China officially bans CRISPR babies, human clones and animal-human hybrids – Biohackinfo


Dr He Jiankui is in prison for using CRISPR to create HIV-immune and cognitively-enhanced babies.

China’s new Criminal Code, which came into effect four weeks ago on March 1st, has a new section dedicated to ‘illegal medical practices’, which makes it a punishable crime to create gene-edited babies, human clones and animal-human chimeras.

The new section is an amendment to Article 336 of China’s Criminal Law, and officially outlaws “the implantation of genetically-edited or cloned human embryos into human or animal bodies, or the implantation of genetically edited or cloned animal embryos into human bodies,” — with penalties ranging from fines to seven years imprisonment.

Back in 2018 on November the 25th, Chinese biophysicist Dr He Jiankui announced that he had used gene-editing tool CRISPR to create the world’s first gene-edited babies. Dr He had modified the babies’ CCR5 gene — which the HIV virus uses as a pathway enter the cell. Through this CCR5 modification, the babies were made immune to HIV infection, and quite possibly had their cognitive capabilities enhanced.

Dr He was widely rebuked for this experiment, and after a storm of media-generated outrage and mounting pressure from influential Western bioethicists, Dr He was detained, and on December 30th 2019, a Chinese court sentenced him to three years in prison.

Although Dr He had been sentenced for genetically modifying human embryos, China’s previous criminal code on ‘illegal medical practices’, under which he was sentenced, was extremely vague on the gene-editing of human embryos, and was mostly used to prosecute providers of dangerous medical procedures, and not researchers. The only official Chinese Government legal document that made a stipulation against genetically altering human embryos at the time of Dr He’s sentencing was a scientifically-outdated 2003 guideline by the Chinese Ministry of Health, which mostly addressed ethical issues on human embryonic stem cell research.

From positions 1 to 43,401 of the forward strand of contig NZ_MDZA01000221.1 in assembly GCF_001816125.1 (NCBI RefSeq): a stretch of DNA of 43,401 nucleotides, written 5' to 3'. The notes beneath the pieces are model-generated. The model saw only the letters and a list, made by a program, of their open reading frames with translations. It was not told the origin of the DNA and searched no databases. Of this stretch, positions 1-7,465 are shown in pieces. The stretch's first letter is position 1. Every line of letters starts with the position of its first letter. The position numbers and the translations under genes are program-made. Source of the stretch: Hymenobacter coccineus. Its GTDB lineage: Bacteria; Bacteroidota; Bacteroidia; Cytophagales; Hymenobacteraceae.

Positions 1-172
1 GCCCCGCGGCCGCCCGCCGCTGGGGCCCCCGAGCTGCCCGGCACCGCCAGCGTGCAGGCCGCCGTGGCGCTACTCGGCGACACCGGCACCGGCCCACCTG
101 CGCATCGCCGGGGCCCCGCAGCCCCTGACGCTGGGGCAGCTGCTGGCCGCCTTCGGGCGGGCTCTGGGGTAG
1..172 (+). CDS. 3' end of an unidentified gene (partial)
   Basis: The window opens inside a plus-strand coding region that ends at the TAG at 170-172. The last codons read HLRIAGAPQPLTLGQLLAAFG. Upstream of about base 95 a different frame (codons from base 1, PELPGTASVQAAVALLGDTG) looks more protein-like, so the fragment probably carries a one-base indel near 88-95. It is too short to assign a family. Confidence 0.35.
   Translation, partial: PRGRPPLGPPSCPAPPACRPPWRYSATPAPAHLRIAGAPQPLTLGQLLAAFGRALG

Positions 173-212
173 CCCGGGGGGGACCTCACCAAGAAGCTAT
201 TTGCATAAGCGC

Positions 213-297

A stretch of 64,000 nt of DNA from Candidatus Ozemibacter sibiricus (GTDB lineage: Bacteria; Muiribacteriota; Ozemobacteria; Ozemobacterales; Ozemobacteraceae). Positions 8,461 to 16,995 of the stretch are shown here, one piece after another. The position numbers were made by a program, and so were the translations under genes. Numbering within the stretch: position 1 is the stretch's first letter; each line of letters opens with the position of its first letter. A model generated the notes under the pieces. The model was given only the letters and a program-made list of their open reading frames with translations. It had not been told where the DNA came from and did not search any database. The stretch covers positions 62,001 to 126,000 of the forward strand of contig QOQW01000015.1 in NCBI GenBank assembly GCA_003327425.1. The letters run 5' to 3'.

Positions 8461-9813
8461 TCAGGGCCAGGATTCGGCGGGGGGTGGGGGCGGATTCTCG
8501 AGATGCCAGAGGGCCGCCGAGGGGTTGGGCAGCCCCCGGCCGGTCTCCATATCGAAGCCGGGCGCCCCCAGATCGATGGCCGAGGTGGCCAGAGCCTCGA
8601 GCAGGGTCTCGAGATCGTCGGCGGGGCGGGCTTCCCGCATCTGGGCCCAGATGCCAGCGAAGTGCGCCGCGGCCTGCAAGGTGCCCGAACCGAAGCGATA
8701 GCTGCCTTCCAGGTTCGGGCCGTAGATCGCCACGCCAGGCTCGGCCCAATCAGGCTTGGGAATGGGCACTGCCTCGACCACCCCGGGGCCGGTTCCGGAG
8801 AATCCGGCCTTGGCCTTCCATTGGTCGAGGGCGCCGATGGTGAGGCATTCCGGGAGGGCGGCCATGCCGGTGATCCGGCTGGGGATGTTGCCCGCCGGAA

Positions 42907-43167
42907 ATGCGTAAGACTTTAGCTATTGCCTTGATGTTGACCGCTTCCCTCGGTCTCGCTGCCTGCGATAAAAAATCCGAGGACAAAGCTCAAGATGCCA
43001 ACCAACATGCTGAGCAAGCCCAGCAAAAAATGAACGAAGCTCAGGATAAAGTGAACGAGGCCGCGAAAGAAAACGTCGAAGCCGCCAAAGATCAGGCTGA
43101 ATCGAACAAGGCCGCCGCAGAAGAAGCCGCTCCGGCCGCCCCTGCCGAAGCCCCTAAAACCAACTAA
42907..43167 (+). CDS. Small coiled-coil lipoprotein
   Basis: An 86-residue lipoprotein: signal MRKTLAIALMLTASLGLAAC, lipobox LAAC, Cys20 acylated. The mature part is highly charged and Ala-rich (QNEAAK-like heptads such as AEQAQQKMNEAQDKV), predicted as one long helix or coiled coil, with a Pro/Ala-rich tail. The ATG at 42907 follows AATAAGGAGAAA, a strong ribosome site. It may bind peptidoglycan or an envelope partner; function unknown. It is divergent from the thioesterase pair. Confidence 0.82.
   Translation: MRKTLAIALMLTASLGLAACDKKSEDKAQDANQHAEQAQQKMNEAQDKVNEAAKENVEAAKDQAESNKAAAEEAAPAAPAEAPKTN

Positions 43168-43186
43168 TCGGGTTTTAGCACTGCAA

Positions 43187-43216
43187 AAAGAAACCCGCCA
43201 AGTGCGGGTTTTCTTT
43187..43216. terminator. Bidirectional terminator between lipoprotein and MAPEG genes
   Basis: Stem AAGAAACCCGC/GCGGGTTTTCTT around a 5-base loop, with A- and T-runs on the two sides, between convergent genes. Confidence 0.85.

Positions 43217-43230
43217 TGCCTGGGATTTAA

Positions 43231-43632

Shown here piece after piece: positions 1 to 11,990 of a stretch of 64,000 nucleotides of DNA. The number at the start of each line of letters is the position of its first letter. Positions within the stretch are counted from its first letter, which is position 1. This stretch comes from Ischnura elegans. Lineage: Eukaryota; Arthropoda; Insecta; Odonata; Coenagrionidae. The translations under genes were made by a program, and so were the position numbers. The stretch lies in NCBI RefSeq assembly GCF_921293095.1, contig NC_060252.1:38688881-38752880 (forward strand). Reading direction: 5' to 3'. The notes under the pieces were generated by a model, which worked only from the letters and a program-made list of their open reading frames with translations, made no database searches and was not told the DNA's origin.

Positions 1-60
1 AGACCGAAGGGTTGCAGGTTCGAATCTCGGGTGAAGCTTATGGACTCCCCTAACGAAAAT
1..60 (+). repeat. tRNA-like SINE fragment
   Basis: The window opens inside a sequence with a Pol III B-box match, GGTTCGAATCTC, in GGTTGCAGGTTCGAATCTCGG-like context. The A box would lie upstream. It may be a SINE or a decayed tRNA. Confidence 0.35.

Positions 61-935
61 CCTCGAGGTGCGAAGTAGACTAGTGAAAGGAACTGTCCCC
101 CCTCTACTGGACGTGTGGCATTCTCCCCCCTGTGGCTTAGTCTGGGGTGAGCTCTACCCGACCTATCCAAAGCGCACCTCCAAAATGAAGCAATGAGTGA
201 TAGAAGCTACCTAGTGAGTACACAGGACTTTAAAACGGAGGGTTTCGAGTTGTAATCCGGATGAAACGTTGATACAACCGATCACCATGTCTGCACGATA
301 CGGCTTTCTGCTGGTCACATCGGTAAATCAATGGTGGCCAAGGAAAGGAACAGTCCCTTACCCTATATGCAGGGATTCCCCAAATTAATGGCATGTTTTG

And thus due to this legal vagueness on human gene-editing, legal experts in China found the court sentencing of Dr He to be very problematic.

According to the court’s legal interpretation, what constituted the ‘crime’ of offering illegal medical services was Dr He “engaging in the illegal genetic editing of human embryos for reproductive purposes and reproductive medical treatment activities, and disturbing the order of medical management, with serious consequences.”

Chinese legal experts argue that in this instance the court had over-interpreted the law, which at the time of Dr He’s sentencing said nothing about human gene-editing. This raised questions like, was the genetic modification of embryos really a medical service? And can the supposed risks in the case, which are largely theoretical, be defined as “serious consequences”?

The new addition to the criminal code is meant to clear up these questions. And so with this convenient patching up of legal loopholes, it looks like Dr He Jiankui’s prosecution was less of a legal decision, and more about sending a message and saving face.